Hills & Gardens
By Trudy Whitman
Borders book stores recently filed for Chapter 11 bankruptcy protection. The formerly indomitable Barnes & Noble closed its Upper West Side mega-store. And only a handful of tenacious independent book stores hang on in the city. Sadly, Heights Books, which relocated from Montague to Smith Street has closed, and Atlantic Book Shop on Atlantic Avenue is in the process of doing the same. These shops featured used and antiquarian merchandise.
Yet Cobble Hill’s BookCourt, 163 Court Street, continues to expand. BookCourt has just announced the addition of a discount floor on the basement level of 163 Court — once a level devoted to such pastimes as travel and cooking, and most recently given over to office space and shipping and receiving. But the shop owners felt it would make good business sense to use the area for remainders, British imports, and used $1 books.
BookCourt is owned and operated by Henry Zook, Mary Gannett, and their son, Zach Zook. The key to the store’s success, said Henry during a previous interview, is customer loyalty. “This is a strong, smart neighborhood, unique in its intimacy and scale,” Zook said at the time.
BookCourt opened in 1981, when Court Street was still a bit scruffy around the edges. In 1984 Henry and Mary bought the building they were renting at 163 Court, renovating the basement level in 1990. Next was the purchase of 161 Court Street, the former home of a florist. It was the greenhouse behind this storefront that provided the footprint for the 65-foot-deep, 1,600-square-foot backyard annex. This light-infused space afforded much-needed book shelving — the shop doubled its inventory — and room for BookCourt’s popular author readings and book discussion groups for adults and children.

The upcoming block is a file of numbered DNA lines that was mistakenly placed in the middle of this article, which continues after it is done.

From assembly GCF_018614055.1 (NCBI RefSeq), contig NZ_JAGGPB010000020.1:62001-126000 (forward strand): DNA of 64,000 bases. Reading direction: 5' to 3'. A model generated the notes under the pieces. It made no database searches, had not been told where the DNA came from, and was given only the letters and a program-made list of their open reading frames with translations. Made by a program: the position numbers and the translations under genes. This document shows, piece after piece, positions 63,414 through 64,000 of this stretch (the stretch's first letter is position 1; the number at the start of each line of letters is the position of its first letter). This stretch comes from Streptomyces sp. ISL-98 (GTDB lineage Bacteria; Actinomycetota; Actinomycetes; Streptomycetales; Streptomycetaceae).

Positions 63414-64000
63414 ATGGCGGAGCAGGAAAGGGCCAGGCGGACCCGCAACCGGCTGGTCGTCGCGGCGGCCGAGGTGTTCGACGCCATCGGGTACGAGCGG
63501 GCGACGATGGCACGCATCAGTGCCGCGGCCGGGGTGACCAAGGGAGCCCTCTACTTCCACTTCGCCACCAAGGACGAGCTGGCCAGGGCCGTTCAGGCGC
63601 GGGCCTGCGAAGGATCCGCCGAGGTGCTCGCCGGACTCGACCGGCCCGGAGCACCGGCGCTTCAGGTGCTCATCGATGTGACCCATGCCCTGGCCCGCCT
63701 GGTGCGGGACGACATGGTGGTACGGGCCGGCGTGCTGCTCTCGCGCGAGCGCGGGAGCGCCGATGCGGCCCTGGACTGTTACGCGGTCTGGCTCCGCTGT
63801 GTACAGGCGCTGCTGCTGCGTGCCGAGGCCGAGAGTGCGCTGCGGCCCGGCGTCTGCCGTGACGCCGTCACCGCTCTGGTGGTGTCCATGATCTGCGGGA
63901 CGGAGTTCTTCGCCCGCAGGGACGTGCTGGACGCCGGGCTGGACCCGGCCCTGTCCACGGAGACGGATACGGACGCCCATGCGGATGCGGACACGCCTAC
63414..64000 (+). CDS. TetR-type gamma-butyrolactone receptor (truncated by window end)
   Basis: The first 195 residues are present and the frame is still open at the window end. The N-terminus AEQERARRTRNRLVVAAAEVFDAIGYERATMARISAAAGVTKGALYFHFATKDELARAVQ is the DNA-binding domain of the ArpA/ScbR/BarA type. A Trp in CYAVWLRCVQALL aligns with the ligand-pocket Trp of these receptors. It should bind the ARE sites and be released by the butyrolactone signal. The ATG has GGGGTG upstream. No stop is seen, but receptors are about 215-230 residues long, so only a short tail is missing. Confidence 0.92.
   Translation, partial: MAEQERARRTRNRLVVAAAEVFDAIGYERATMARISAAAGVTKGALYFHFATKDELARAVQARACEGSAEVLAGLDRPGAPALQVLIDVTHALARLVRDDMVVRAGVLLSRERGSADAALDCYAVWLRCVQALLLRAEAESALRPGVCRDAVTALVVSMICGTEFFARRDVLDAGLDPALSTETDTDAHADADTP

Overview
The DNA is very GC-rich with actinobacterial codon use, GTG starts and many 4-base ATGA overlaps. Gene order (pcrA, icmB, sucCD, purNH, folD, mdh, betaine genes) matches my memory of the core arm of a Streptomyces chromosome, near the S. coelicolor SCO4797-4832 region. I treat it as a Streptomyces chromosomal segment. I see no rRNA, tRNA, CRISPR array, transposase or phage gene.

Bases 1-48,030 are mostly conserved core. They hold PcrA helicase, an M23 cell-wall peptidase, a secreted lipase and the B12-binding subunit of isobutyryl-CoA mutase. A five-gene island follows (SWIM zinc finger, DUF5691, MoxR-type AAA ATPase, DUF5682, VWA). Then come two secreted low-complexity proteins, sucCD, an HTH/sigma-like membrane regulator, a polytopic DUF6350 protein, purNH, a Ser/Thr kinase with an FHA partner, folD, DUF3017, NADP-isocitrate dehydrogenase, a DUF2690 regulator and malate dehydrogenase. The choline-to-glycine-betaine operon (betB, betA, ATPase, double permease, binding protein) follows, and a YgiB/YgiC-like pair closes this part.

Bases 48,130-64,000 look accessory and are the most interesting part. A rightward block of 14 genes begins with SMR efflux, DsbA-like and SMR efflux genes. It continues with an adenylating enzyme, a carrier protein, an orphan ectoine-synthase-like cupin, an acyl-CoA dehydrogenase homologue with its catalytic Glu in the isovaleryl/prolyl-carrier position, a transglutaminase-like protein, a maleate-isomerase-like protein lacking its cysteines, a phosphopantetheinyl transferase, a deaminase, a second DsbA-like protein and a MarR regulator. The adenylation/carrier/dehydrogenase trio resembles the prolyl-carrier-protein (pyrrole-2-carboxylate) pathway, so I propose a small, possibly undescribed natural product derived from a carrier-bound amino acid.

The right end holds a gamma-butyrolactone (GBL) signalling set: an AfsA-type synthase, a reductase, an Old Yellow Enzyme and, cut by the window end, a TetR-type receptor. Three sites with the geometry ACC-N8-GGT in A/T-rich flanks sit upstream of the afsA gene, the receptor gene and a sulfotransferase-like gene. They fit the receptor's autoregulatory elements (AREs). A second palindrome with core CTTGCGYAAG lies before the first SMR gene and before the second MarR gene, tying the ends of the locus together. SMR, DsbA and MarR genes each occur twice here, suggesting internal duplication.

Henry Zook may credit the neighborhood with his book store’s success, but BookCourt continues to flourish because of smart merchandising and a decision to work even harder. Customers worried about a “You’ve Got Mail” scenario when Barnes & Noble came to Court. That’s the 1998 film with Tom Hanks and Meg Ryan in which a book behemoth gobbles up a beloved neighborhood independent. But Mary, Henry, and Zach applied some elbow grease, increased operating hours, hired more employees, discounted books, and convinced major publishing houses to send their top authors to Brooklyn for readings. (The authors themselves needed little convincing as many of them happen to live in Brooklyn!)
The basement level is a no-frills arrangement now with concrete floors and plain pine shelves. But, oh, the deals you get when you descend! New British Wordsworth Classics are only $5. Among the choices when we visited were The Count of Monte Cristo, The Pickwick Papers, and the Forsyte Saga. A book by the popular novelist Alexander McCall Smith was only $6.95 for hardcover, and a 500-page softcover volume by Joyce Carol Oates was $5.95. A large-format art and design section featured Edward Steichen’s gorgeous Lives in Photography for $39.95, and a lovely annotated Wind in the Willows was available for $15.95.
Future plans for the basement level, noted Zach Zook on a tour of the new space, include an antiquarian section, as well as a European-style food bar serving light snacks, wine, and espresso.
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A new “forever” postage stamp issued last week is an image of Alan B. Shepard, Jr., the first American to fly in space. (See page 2.) The artist who produced the art commemorating the 50th anniversary of Shepard’s celestial feat is Donato Giancola, a resident of Boerum Hill.
Giancola is quoted in a New York Times blog, noting that his commission did not include free stamps.